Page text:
Research paper topics, free example research papers

Free research papers and essays on topics related to: policing

  • 77 results found, view research papers on page:
  • 1
  • 2
  • 3
  • >>>
  • Community Policing - 1,150 words
    Community Policing Community Policing*Picture*Grade:B+Language:EnglishSystem:Fo ur-Year CollegeCountry:USAAuthors Comments: : Crime is defined as commission of an act or act of omission that violates the law and is punishable by the state. Crimes are considered injurious to society and the community. As defined by law, a crime includes both the act,or actus rea, and the intent to commit the act, or mens rea. Criminal intent involves an intellectual apprehension of factual elements of the act or acts commanded or enjoined by the law. It is usually inferred from the apparently voluntary commission of an overt act. Criminal liability is relieved in the case of insanity. Legal minors are also rel ...
    Related: community policing, policing, public office, contributing factor, apprehension
  • Policing Of Neighborhoods - 569 words
    Policing Of Neighborhoods Policing of community's can take form in many different ways. These ways include plenty of patrol day and night, little patrol or no patrol, and or foot patrol. Both of these articles: "Poking Holes in the Theory of 'Broken Windows'", by D.W. Miller; and "Broken Windows: The police and neighborhood safety", by James Q. Wilson and George L. Kelling talk about the different theories on how to lower crime rates within the community. "Broken Windows" presents the theory that if little things are neglected then bigger things in turn will arise. "Broken Windows: The police and neighborhood safety" was written before the other article to establish its idea, as stated above ...
    Related: neighborhoods, policing, broken windows, economic growth, secure
  • Buckley Jr - 2,624 words
    ... alleviate the symptoms of glaucoma; to improve appetite dangerously reduced from AIDS. They use it as an effective medicine, yet they are technically regarded as criminals, and every year many are jailed. Although more than 75 per cent of Americans believe that marijuana should be available legally for medical purposes, the Federal Government refuses to legalize access or even to sponsor research. 2. Drugs are here to stay. The time has come to abandon the concept of a "drug-free society." We need to focus on learning to live with drugs in such a way that they do the least possible harm. So far as I can ascertain, the societies that have proved most successful in minimizing drug-related ...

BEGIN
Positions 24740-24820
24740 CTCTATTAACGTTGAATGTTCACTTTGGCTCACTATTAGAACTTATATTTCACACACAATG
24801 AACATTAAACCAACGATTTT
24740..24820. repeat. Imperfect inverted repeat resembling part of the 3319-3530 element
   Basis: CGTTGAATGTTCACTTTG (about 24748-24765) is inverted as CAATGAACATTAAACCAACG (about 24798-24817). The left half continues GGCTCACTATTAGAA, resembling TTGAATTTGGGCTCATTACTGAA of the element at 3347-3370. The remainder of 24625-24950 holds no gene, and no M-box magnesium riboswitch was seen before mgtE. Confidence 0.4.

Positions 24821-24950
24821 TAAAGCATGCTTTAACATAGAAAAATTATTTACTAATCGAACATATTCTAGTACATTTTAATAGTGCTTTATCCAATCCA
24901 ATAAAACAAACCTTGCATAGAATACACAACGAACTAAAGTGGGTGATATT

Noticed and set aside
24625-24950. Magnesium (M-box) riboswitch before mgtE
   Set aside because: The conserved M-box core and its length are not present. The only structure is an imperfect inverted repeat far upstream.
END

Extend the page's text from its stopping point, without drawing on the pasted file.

Related: buckley, war on drugs, johns hopkins, community policing, stick
  • Appleton Police Department - 1,108 words
    Appleton Police Department Daniel Wolski Tuesday 10-1:00 Appleton Police Department Appleton is in the heart of the Fox Cities in east central Wisconsin. The population is about 70,00 and is the 6 largest city in Wisconsin and the metropolitan area is more then 155,000. The history of the police department is in 1854 they only had a single lawman which was a marshal they didn't have a jail so they shared one with a neighboring town. In 186 the city counsel voted in January to start a permanent police department, so it started out as 1 policeman and as the town grew some patrol men were added to the force. In 1884 they had 3 patrolmen besides the marshal and by 1886 as needed they got 3 more ...
    Related: appleton, police, police chief, police department, police officer
  • Blowback, And American Foreign Policy - 875 words
    Blowback, And American Foreign Policy BLOWBACK, AND AMERICAN FOREIGN POLICY America prides itself on being the world's largest superpower, and the American public rarely hears about wrongdoings made by the American government. On the occasional occurrence when the media has delivered such controversial news, it is gone before the public really has a chance to absorb all the information. American foreign policy is often times possibly doing more harm than good to foreign nations and the way in which certain matters are handled reflects on the American nation as a whole. In Chalmers Johnson's book, BLOWBACK, he criticizes the American government for not taking full responsibility for its actio ...
    Related: american, american foreign, american foreign policy, american government, american military, american nation, american public
  • Broken Windows Theory - 1,014 words
    Broken Windows Theory Broken Windows Theory Applied to Gambling Machines Recent estimates indicate that are millions of American adults, and juveniles who are experiencing compulsive gambling problems. Those numbers are compounded by the loved ones who suffer along with them. If the Broken Window Theory is applied, the effect of gamblings negative side effects start to spill over into the mainstream of society, or the community in which a gambling problem is present. The broken windows theory describes a slippery slope effect in relation to the social thread of norms a group shares. One neighbor lets weeds grow up, and then another neighbor does also. A neighbor moves away and drug dealers b ...
    Related: broken windows, windows, drugs and crime, social issues, drugs
  • Capital Punishment And Minors - 1,226 words
    ... he legal process in death penalty cases is very complicated, and reflects the jeopardy of someones life. Death penalty trials are longer and more complicated than non-death penalty murder trials. According to Richard Dieter, "Over two-thirds of the states and the federal government have installed an exorbitantly expensive system of capital punishment which has been a failure by any measure of effectiveness. Literally hundreds of millions of dollars have already been spent on a response to crime which is calculated to be carried out on a few people each year, and which has done nothing to stem the rise in violent crime" (2). Anyone on trial for his life should be expected to mount an ener ...